Seven + Ways To Thank A Donor

thank a donorWhat is the difference between organizations that acknowledge and recognize a donor once or twice after a major gift vs. seven times or more?

Thousands and thousands of dollars.

Before you say that you don’t have the time to thank a donor seven times, please know that we do not mean that you, personally, should call this person that many times. In fact, that might be considered stalking.

Instead, we want your organization to determine seven high impact, personal messages of appreciation and forms of recognition for each major donor that the donor will also value. While this may seem intimidating, think about the letters, the calls, the listings and updates to the marketing materials and other tasks that can, and should, be spread among the entire leadership of the organization – both staff and volunteer.

This is the point where you say, “if you think it is hard for me to make phone calls and write letters, getting anyone else to do it will be seven times as hard.” This may be true at first, but leadership must be invested in the long-term success of the organization, and there is no better way of nurturing that investment than through the creation of personal relationships. Creating such long-term relationships, including establishing a series of ways in which the donor knows that a gift was greatly valued and enthusiastically appreciated ensures the development of life-long relationships. Brainstorming to find ways that the donor can be publicly recognized in a newsletter, signage at an event and even in your Annual Report, will provide more than just a way to let people know who has supported you in the past year. It is a way in which a donor’s peers can see exemplary, generosity that they would do well to emulate. But, I am getting ahead of myself.

What are the seven ways you can thank a donor?

  1. A handwritten thank you note from the person who solicited the gift
  2. A formal acknowledgement for tax records from the office
  3. A personalized thank you from the Chair of the Board on behalf of the organization
  4. A personalized thank you note from the Chief Professional Officer
  5. A personal telephone within 3 days of the gift having been made from a staff member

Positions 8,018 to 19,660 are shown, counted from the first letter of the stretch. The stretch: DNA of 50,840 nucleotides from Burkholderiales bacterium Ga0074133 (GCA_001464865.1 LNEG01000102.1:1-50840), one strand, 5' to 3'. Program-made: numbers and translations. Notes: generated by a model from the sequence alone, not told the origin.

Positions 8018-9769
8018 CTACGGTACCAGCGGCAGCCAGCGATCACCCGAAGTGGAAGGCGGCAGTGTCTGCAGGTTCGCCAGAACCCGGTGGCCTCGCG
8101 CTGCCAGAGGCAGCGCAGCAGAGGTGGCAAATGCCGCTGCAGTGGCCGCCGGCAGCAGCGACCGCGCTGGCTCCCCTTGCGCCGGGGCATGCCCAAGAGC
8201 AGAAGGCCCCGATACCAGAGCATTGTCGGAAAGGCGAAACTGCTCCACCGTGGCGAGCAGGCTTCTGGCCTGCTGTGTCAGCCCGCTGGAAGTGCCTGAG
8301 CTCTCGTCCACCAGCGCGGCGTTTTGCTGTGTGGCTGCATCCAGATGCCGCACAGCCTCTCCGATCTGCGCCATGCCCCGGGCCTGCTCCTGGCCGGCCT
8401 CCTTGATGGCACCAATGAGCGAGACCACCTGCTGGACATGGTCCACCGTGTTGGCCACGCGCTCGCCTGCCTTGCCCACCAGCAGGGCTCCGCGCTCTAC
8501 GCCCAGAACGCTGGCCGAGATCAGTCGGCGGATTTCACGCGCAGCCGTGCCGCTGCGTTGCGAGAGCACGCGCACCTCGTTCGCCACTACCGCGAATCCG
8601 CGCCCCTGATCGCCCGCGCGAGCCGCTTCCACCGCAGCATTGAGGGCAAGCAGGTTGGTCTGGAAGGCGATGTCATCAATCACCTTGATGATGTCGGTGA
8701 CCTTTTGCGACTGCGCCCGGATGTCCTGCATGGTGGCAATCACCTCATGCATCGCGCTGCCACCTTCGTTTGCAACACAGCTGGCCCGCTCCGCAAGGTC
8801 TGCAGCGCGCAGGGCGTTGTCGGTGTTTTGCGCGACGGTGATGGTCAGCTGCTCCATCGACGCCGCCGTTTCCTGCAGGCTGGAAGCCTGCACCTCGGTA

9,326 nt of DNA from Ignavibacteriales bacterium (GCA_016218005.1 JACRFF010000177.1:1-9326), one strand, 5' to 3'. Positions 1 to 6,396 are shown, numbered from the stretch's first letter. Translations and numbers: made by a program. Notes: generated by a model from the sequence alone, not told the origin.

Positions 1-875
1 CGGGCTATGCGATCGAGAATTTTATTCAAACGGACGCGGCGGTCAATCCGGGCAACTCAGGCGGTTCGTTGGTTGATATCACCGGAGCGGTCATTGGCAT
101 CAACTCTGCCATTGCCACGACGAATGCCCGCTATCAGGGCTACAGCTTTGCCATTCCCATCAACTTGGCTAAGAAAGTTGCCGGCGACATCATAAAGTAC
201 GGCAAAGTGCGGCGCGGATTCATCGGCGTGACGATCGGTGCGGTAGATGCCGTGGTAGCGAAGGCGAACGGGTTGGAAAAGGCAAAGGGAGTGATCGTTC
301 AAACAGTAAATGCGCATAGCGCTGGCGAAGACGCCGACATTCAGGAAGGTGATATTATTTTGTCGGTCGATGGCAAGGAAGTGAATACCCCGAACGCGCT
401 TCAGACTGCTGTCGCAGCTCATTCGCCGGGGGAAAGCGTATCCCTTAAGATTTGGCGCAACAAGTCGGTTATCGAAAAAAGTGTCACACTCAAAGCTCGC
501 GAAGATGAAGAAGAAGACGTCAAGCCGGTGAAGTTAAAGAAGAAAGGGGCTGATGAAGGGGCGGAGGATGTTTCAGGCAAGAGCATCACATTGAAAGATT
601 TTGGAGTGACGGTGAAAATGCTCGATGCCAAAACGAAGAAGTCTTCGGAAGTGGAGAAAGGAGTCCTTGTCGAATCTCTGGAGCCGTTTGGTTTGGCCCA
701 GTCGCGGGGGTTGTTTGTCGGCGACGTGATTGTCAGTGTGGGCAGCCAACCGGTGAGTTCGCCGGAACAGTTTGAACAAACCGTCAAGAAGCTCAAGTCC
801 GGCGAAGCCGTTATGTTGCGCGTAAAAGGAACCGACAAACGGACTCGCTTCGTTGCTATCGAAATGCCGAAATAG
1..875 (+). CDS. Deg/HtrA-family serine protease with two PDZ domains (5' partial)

6. A personal telephone call within 30 days from a member of the board
  7. An acknowledgement in the newsletter in a section on “Gifts Received”

Want more ideas?

  1. A listing on the homepage of the website titled, “Thank you for our recent gifts from:”
  2. A listing of donors by giving level (or in aggregate) on its own page of the nonprofit’s website
  3. An immediate email for online donations with an acknowledgement of the gift
  4. Instead of sending a letter with two signatures, send two letters.
  5. Every three to six months send a follow up report again thanking the donor for the gift and telling the donor what has been accomplished with the contribution
  6. List the donor’s name in the Annual Report among all donors at the same level
  7. A public display within the organization’s offices
  8. A public display of annual fund donors – by giving level or in aggregate – at an event
  9. A donor event

Those personalized notes and phone calls only take a few minutes each. If these letters and phone calls don’t seem to make the top of the priority list consider some creative ways to make it easier on yourself. Have someone in admin give you (or a board member) an addressed and stamped envelope along with two pieces of the organization’s stationery. Schedule a call a day into your calendar as you would if you were to meet with this person; it is just as important to remember to make the call. Have a list of calls you can use as a break from the intensity of another project – knowing you will need a few breaks a day.

If you would like to speak with Mersky, Jaffe & Associates about how we can help you find an acknowledge donors email me by clicking here.

If you would like to read more of our 10 essential articles:

10 Pieces of Paper That Will Help Your Organization

10 Ways To Make Your Executive Search Successful

Overcoming the Anxieties of Asking

Note: this post was originally published in 2006